3.Problem Solve Together – Collaborative problem solving creates a team or “we” mentality rather than one involving “me vs. you”. Begin this step by asking “what” and “how” questions to encourage your child to be the leader on their mask plan. This will empower them to take ownership of the choice to keep themselves safe and mask up!

  • What will you do if you are in a public place and other people aren’t wearing masks?” “How can I help you remember to bring a mask before you leave the house?” “What do you think our plan should be to make sure you always have a mask available?

“What we focus on grows”, so remember to end the conversation with hugs and “atta boys”. Letting your kids know how responsible they are for always wearing a mask, continuing to be patient during such a “less than awesome time” and keeping their bodies safe and healthy can really go a long way in building your connection and ensuring cooperative behavior.

Kids are smart and resilient and when we communicate with them in respectful ways that treat them as people too, they buy-in. You got this!

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by Randi Rubenstein
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Teens. Tech. Consequences.

By Kids Using Technology
MMP Blog Feed Image Master

I walked by and noticed Cory watching videos on his computer in our game room. Don’t get nervous…I didn’t bust him with porn or anything inappropriate. I think the videos were of other boys playing the video game that he likes to play. It seems boring to watch someone else playing video games but apparently, it’s normal these days. THESE. Days.
In our family, the kids have a set amount of tech time allotted each day. Our system is for Cory to keep track of his time by using the timer on his phone because, as we know…the minutes become hours become days in that Youtube, XBOX, Tictoc rabbit hole. Right?

And the rule is: No timer counting down, no more time on screens for the day.

I asked if his timer was set? He said no.

My immediate thought was probably, “Dammit. Now I have to expend energy on this shit.” Plus, it’s so hard to enforce consequences with a kid like Cory b/c he’s really such a delightful little person the majority of the time, and therefore, it’s easy to justify why it’s okay to let the rule-breaking slide.

Cory is also our baby, and we’ve been parenting for like a million years. And the discipline thing is the genuinely exhausting part, and we’re rather tired.

But I love the Cor too much not to suck it up and do the suckiest part of parenting. So, I FOLLOWED THRU with the consequences (established ahead of time, btw…a consequence introduced the first time in the heat of the moment is not a consequence. It’s a punishment). I told Cory that tomorrow would be a new day, and he could try again to follow the rules and enjoy his tech time.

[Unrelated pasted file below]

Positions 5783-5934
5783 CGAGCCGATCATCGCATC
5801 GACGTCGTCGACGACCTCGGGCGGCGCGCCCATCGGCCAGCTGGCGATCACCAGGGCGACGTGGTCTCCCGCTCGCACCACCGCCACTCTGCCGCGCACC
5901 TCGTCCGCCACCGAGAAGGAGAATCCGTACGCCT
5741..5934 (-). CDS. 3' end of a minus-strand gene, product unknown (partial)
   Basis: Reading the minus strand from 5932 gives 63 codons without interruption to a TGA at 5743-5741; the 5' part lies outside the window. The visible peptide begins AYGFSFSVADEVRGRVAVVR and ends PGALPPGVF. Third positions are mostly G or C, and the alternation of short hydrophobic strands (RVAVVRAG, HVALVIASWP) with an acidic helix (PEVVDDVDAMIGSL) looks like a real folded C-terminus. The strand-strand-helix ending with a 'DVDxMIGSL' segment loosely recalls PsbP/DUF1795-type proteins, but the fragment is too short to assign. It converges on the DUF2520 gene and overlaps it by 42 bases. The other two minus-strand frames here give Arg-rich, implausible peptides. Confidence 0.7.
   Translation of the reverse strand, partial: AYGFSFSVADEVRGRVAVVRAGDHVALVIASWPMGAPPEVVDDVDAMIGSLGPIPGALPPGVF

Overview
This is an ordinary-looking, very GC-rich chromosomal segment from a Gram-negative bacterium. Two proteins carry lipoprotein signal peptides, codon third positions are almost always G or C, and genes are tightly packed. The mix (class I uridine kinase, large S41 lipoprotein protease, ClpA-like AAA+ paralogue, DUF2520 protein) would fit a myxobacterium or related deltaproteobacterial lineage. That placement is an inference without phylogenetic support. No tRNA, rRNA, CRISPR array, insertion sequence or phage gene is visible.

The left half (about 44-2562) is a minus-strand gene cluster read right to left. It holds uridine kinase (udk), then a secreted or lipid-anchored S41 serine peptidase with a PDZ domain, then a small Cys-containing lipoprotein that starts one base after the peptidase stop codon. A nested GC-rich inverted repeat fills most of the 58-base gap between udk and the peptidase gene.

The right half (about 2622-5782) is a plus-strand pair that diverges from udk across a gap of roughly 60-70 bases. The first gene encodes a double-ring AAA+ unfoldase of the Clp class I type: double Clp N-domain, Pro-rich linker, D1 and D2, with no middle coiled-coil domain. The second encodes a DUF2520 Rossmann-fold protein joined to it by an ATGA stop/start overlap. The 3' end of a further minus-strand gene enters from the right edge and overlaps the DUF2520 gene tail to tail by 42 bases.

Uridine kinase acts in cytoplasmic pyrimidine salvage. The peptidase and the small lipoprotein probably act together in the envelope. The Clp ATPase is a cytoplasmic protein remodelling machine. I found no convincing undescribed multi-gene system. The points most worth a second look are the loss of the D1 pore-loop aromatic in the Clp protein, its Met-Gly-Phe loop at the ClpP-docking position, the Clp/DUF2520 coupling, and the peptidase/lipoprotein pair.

He argued. He begged. He made a decent argument, but I won’t bore you with those details. AND I told him that tomorrow and beyond, he’d remember to use the timer bc of losing his privileges tonight. It will significantly impact his brain, and he’ll remember, and that’s the goal: self-monitoring himself on screens over the long haul.

He wasn’t happy. It was tense. He was muttering under his breath and maybe even a little teary (oy, it kills me when this particular sweet baby is weepy).

I walked away and left it.

About 10 minutes later, he calmly asked if he could watch a cartoon in my bed on the old-fashioned thing mounted on the wall…also known by us “boomers” as a television.

You may be surprised by my answer to his cartoon request. I said yes. It was an in-the-moment judgment call.

It was my way of compromising. As we watched, he laid next to me, and there may have even been a little hand-holding – our non-verbal way to say we had let go of the unpleasantness from the consequence convo. Plus, his dad and sister ended up watching too, and it became my favorite thing, a family bed party. I decided to give an inch without worrying he’d try and take a mile. I chose to feel connected rather than confused about my parenting rules.

I share this with you bc I want you to know that parenting involves lots of judgment calls. You know your kid best; these things are not always black and white. AND Cory is not a black and white thinker. I knew I could follow through and compromise, and he’d still get the lesson.

Parenting judgment calls lead back to your main intention. My main purpose is to help my kids grow up feeling healthy and whole and navigate the big world. The tech boundaries put in place are to help him learn that boundaries around technology are important to keep tech in check. I made a judgment call to connect over cartoons surrounded by family during his break from his preferred tech time…until he has a chance tomorrow to hole upon his device again. Sigh.